With Google Analytics 4 (GA4), Google has added many advanced and privacy-centric features. Many of the features make our lives easier and add value to our analysis. Some features, however, may prevent you from collecting data the way you were used to with Universal Analytics (UA).
Today we will discuss one of these features: Data Retention Settings. It is important to understand these settings as they affect how long Google saves your historic GA4 data.
In both UA and GA4 profiles, the data retention can be adjusted by the end user. However, in UA it is defaulted to 26 months and in GA4 it is defaulted to two months. In UA, you can also set it to not automatically expire.
GA4 is more privacy-centric, however. Because of this, data retention settings have changed. There is no longer a “Do not automatically expire” setting. You MUST pick an expiry time for every single GA4 profile you create.
Furthermore, and most importantly, GA4 defaults to two months of historical data max for standard and 360 properties. Therefore, if you do NOT adjust this setting, your historical data will ONLY go back two months. In other words, you will LOSE historical data.
How It Works
Let’s say you left the retention setting at two months. A user comes to your site, and then comes back three months later. In a custom report spanning this time period, this user would show as two new users. Why? Even if you have the “Reset on new activity” option set to ON but the user does not initiate a new session within the expiry period, the user data is deleted after two months. Therefore, the user is treated as a new user after this time period.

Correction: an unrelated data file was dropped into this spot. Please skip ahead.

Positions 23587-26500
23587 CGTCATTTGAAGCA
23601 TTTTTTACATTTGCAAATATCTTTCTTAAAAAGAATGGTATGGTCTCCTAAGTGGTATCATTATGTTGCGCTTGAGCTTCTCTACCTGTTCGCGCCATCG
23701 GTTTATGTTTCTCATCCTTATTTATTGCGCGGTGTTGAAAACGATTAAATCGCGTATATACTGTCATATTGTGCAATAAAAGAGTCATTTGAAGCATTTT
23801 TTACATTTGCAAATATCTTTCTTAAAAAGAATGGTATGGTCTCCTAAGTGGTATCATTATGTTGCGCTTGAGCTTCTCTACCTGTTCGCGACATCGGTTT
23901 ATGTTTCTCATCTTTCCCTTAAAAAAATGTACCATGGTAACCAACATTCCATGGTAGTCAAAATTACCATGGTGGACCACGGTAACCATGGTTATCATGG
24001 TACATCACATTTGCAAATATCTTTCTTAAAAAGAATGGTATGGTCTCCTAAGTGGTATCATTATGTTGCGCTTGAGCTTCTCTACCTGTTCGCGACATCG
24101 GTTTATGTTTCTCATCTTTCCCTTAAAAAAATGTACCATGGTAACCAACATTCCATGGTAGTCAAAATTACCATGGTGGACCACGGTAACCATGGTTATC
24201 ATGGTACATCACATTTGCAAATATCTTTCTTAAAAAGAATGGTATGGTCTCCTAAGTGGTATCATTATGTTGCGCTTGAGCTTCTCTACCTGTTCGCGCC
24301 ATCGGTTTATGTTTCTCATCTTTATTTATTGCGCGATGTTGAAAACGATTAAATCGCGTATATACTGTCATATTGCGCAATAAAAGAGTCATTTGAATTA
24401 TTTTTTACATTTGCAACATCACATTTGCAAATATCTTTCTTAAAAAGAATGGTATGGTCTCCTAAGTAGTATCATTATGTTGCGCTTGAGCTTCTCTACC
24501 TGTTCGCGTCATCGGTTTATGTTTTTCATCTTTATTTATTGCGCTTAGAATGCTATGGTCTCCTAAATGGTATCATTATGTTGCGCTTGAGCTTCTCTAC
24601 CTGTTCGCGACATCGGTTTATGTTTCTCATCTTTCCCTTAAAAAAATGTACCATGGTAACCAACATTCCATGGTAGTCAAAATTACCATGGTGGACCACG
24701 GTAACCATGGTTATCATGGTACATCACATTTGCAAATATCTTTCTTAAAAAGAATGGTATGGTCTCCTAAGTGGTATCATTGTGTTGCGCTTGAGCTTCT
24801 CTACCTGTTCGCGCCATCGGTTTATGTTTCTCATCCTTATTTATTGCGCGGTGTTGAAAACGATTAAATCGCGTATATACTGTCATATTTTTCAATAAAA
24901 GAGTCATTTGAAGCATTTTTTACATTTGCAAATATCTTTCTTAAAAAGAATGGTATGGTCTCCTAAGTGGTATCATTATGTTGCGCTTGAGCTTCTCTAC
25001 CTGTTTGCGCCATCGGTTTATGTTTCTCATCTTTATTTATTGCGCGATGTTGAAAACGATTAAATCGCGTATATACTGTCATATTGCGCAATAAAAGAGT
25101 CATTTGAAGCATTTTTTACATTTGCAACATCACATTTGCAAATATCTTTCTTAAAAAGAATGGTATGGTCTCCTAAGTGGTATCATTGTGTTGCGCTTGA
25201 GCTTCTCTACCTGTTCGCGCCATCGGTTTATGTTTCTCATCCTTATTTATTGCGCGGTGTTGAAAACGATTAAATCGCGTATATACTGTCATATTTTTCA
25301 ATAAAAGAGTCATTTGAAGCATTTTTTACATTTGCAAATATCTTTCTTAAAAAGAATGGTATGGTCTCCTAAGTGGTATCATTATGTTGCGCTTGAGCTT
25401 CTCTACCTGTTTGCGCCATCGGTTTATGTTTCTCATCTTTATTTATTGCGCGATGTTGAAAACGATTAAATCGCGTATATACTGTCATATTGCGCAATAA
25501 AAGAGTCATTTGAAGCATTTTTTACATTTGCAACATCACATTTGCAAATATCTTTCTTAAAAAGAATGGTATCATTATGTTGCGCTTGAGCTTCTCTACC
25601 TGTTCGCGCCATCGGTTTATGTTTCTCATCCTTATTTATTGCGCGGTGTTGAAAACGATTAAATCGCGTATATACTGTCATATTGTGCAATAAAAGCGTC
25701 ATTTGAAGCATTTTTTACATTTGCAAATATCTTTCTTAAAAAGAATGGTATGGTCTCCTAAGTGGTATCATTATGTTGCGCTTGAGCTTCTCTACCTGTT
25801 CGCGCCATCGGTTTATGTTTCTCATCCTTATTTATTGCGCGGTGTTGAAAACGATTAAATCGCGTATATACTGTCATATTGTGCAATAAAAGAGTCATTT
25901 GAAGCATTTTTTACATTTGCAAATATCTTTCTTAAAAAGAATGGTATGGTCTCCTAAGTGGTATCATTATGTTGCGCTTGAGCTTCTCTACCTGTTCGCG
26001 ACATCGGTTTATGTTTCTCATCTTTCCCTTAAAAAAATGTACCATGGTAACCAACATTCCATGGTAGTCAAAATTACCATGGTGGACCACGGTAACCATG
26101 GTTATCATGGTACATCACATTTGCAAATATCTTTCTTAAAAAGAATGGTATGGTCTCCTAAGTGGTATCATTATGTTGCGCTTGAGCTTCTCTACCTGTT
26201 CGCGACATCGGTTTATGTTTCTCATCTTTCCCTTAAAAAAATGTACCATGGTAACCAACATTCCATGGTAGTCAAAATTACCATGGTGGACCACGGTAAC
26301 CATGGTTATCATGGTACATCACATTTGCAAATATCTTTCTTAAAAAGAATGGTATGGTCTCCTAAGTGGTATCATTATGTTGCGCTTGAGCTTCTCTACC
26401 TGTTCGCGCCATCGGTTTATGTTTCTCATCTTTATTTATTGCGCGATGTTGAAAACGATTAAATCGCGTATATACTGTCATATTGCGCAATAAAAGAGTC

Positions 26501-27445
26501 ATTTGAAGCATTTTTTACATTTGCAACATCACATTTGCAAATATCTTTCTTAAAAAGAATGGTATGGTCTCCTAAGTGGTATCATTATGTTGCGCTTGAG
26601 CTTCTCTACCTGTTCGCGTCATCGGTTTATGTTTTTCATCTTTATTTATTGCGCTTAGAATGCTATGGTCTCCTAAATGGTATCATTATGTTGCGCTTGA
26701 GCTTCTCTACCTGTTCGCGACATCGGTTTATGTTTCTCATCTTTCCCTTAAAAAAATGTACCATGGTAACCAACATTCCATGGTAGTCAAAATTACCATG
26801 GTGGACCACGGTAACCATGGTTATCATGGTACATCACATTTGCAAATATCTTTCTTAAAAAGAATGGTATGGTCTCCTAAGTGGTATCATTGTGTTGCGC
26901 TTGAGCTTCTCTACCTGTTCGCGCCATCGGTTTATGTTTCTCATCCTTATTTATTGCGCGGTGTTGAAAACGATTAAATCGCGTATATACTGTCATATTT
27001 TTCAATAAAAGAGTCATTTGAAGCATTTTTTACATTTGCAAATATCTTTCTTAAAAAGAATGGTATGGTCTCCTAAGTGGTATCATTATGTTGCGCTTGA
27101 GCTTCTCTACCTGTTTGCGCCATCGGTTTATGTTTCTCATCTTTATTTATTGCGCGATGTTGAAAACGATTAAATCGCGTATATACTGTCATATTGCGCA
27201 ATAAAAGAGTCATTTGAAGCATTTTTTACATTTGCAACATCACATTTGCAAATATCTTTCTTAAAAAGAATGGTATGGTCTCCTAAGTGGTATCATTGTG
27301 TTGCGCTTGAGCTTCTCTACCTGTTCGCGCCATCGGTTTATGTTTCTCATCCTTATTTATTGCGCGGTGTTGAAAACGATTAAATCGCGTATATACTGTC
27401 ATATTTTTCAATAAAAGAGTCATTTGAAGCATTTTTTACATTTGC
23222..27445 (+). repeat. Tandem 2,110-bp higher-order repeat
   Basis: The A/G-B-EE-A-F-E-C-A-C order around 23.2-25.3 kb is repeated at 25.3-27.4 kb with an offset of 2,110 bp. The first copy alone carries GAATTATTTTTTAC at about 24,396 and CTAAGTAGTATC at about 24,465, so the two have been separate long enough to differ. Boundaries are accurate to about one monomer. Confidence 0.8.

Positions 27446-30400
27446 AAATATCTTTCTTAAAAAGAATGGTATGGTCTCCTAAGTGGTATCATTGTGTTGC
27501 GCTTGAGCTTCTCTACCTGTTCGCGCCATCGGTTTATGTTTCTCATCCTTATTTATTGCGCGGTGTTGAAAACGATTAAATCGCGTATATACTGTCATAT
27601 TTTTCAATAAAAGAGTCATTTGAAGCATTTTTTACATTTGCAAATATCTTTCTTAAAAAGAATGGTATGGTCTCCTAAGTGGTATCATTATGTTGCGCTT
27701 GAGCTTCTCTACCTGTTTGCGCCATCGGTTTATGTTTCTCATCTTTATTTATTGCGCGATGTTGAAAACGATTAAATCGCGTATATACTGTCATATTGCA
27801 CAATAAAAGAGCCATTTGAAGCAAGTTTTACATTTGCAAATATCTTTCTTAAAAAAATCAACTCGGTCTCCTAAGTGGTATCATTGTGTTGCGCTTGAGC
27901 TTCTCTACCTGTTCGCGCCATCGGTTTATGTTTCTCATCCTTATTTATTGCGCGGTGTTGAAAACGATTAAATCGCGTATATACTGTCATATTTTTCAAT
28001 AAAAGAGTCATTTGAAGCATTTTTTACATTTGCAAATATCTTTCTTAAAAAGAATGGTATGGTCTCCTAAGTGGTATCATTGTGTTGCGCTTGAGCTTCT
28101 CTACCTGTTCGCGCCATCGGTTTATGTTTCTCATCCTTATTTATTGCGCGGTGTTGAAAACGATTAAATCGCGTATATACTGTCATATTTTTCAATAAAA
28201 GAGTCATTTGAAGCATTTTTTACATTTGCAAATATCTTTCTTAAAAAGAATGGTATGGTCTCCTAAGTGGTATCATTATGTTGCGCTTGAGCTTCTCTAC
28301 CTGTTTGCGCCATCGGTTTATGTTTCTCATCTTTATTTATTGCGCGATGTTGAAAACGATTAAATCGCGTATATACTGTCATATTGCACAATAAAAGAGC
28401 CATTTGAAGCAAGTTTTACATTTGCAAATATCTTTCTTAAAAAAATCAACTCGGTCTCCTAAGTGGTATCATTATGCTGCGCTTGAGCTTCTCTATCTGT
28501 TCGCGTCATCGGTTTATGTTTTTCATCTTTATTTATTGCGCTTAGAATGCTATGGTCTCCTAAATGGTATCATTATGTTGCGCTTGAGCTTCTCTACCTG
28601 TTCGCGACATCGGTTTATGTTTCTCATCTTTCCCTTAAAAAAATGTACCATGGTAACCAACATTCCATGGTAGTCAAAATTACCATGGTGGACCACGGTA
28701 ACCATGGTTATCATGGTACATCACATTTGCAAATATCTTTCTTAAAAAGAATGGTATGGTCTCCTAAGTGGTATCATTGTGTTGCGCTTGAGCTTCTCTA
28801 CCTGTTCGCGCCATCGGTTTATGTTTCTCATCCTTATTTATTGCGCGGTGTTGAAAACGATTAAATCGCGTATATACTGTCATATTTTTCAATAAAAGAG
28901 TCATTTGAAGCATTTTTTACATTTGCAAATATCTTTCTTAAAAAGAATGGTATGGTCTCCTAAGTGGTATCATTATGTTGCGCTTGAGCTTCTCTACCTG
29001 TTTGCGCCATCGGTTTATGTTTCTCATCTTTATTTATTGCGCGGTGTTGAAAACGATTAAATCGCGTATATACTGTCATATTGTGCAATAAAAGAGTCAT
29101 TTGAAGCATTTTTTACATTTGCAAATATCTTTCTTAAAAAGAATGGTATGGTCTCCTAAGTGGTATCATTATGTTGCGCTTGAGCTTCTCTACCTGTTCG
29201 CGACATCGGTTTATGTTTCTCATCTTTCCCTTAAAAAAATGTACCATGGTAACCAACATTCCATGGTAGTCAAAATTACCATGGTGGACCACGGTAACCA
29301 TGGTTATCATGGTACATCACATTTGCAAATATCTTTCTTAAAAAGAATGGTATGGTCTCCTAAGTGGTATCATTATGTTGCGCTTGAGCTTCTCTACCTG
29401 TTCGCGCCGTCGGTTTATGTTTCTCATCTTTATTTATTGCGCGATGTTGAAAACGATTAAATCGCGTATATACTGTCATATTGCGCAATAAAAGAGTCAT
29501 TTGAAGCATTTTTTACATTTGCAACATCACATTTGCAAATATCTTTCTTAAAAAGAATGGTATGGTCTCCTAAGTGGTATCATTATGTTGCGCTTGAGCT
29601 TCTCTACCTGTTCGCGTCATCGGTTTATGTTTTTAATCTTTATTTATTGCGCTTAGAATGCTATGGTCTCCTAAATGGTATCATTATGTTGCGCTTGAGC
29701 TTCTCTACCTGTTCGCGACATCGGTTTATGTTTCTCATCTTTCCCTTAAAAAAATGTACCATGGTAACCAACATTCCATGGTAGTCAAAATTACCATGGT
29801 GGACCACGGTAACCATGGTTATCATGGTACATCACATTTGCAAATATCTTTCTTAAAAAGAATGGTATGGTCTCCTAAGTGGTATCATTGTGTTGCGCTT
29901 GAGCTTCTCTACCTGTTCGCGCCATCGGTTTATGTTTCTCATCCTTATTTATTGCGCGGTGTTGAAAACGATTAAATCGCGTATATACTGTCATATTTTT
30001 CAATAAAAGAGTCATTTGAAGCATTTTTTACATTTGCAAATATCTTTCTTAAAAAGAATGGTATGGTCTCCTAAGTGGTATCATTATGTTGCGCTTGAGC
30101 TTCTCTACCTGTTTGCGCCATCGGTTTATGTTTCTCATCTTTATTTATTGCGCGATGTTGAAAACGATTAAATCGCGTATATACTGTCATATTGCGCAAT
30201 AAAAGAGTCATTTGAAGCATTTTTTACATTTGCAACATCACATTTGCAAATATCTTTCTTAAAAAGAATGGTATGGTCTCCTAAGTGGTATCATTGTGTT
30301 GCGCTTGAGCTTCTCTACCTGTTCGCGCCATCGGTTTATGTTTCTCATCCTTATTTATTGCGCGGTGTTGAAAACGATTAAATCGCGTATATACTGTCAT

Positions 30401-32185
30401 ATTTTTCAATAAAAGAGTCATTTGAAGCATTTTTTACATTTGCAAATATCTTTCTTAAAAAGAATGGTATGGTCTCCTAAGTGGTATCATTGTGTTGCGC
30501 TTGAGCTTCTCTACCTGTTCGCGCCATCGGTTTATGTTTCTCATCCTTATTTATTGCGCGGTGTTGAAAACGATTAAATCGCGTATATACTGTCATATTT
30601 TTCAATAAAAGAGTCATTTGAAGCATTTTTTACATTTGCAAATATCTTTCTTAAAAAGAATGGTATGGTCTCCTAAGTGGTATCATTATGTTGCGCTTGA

Adjusting the Setting
Fortunately, it is very easy to adjust the data retention setting in GA4.
In your GA4 profile go into the “Admin” section. Next, click “Data Settings -> Data Retention”
Here, select your data retention period. We suggest 14 months for standard and 360 accounts. For most organizations there is no justification for retention beyond 14 months. However, you should select what is dictated by your company’s data retention policies. If there is a legitimate use case for extending beyond 14 months, make sure it is clearly documented for compliance.
What about My Historical Data?
If your retention period was not set to the desired maximum (or you are past the maximum time), your data is unfortunately gone from Google’s servers. The only way to preserve historical data is to export it to BigQuery or another cloud-based system. Keep in mind that the data retention setting does not affect standard aggregated reports—it only affects Explorations.
- Check your GA4 profiles for their data retention settings and set them to 14 months or for 360 users to the maximum allowed by your organization.
- Check any new GA4 profiles for data retention settings right after creating them.
- Consider setting up BigQuery or other cloud-based storage if you wish to retain historical data past the retention period.